UK councils behind on ten-year housebuilding targets
UK councils have fallen years behind their own housebuilding targets, according to new research from Project Etopia.
On average, local authorities are lagging 6.2 years behind the housebuilding rate outlined by the Ministry of Housing, Communities and Local Government in 2017. Project Etopia found that 316 districts would likely fall short, meaning 889,803 less homes by 2026. Already, 241 regions are in deficit, leaving them 9.2 years behind schedule. For the ten councils furthest off kilter, researchers claim it could take anywhere from 2042-2060 to deliver the housing stock required.
From a statistical standpoint, Southend-on-Sea is by far the worst performing town or city outside of London. Best estimates place the seaside resort 8,405 homes adrift by 2026, and if delivery does not speed up it will take 33.5 years to build the homes required. York and Luton didn’t fair much better however, being 25.2 and 22.1 years behind respectively.
Conversely, Preston remains 5.5 years ahead of schedule, with Scarborough (5.4) and Burnley (4.9) following suite in second and third respectively. The situation in London is far worse however. Redbridge is said to be 82.5 years behind schedule, and the shortfall across London will be 429,973 homes by 2026.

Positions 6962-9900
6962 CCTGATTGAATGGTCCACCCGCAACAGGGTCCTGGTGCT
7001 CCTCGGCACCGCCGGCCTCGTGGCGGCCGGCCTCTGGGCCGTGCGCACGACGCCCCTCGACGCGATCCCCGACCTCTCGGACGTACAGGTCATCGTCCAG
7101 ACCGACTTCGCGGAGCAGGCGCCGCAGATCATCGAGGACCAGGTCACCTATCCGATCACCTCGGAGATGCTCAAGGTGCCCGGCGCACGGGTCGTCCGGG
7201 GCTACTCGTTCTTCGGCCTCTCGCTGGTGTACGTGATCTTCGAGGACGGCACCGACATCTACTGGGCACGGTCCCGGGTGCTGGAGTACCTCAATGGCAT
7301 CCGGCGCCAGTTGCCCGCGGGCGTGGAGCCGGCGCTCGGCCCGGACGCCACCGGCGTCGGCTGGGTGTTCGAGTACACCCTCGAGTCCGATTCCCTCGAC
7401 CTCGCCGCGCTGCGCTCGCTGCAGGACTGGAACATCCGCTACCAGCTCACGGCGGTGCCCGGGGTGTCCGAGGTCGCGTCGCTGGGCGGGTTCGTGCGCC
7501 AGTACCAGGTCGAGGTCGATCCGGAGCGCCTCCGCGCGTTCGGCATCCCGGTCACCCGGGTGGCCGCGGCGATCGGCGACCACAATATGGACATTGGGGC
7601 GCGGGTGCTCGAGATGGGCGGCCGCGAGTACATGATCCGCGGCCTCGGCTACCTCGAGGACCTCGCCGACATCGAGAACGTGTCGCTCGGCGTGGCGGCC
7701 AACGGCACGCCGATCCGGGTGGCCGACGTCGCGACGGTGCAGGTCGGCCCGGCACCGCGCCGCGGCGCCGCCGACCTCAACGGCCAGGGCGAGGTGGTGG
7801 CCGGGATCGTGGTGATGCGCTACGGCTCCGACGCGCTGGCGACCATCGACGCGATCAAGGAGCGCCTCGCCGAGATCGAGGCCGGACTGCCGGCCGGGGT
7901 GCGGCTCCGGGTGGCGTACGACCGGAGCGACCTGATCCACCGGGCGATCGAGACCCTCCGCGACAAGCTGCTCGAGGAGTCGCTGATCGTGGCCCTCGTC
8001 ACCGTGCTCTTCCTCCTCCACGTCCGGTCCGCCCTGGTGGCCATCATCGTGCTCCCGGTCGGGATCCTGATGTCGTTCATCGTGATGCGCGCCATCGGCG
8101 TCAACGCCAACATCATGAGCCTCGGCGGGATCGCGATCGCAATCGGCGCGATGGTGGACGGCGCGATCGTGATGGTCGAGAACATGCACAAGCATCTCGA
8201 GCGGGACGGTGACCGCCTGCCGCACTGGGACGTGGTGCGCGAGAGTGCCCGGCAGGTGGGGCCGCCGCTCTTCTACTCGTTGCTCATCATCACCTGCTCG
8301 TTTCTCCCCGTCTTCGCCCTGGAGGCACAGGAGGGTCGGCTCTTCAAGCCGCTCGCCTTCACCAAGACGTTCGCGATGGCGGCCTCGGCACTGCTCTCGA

“It is alarming to see so many areas so far behind already,” said Joseph Daniels, CEO of Project Etopia. “If the pace is not rapidly picked up, we will be in an even deeper black hole in ten years’ time than we are in now. Housing need is plain for all to see but not enough is being done about it. There is an air of complacency — everyone knows we need to build more houses and fast, but not enough decisive action is being taken to ease the crisis.
“Fresh ideas are vitally needed, and the most innovative and forward-thinking councils will have to include modern modular housing in their armoury. They can be built quickly, more economically, and still provide the standard of living people expect when they move into a new-build. The deficit is only going to grow unless councils think outside the box, and look for faster ways to build homes but retain quality — and modular housing offers this.”
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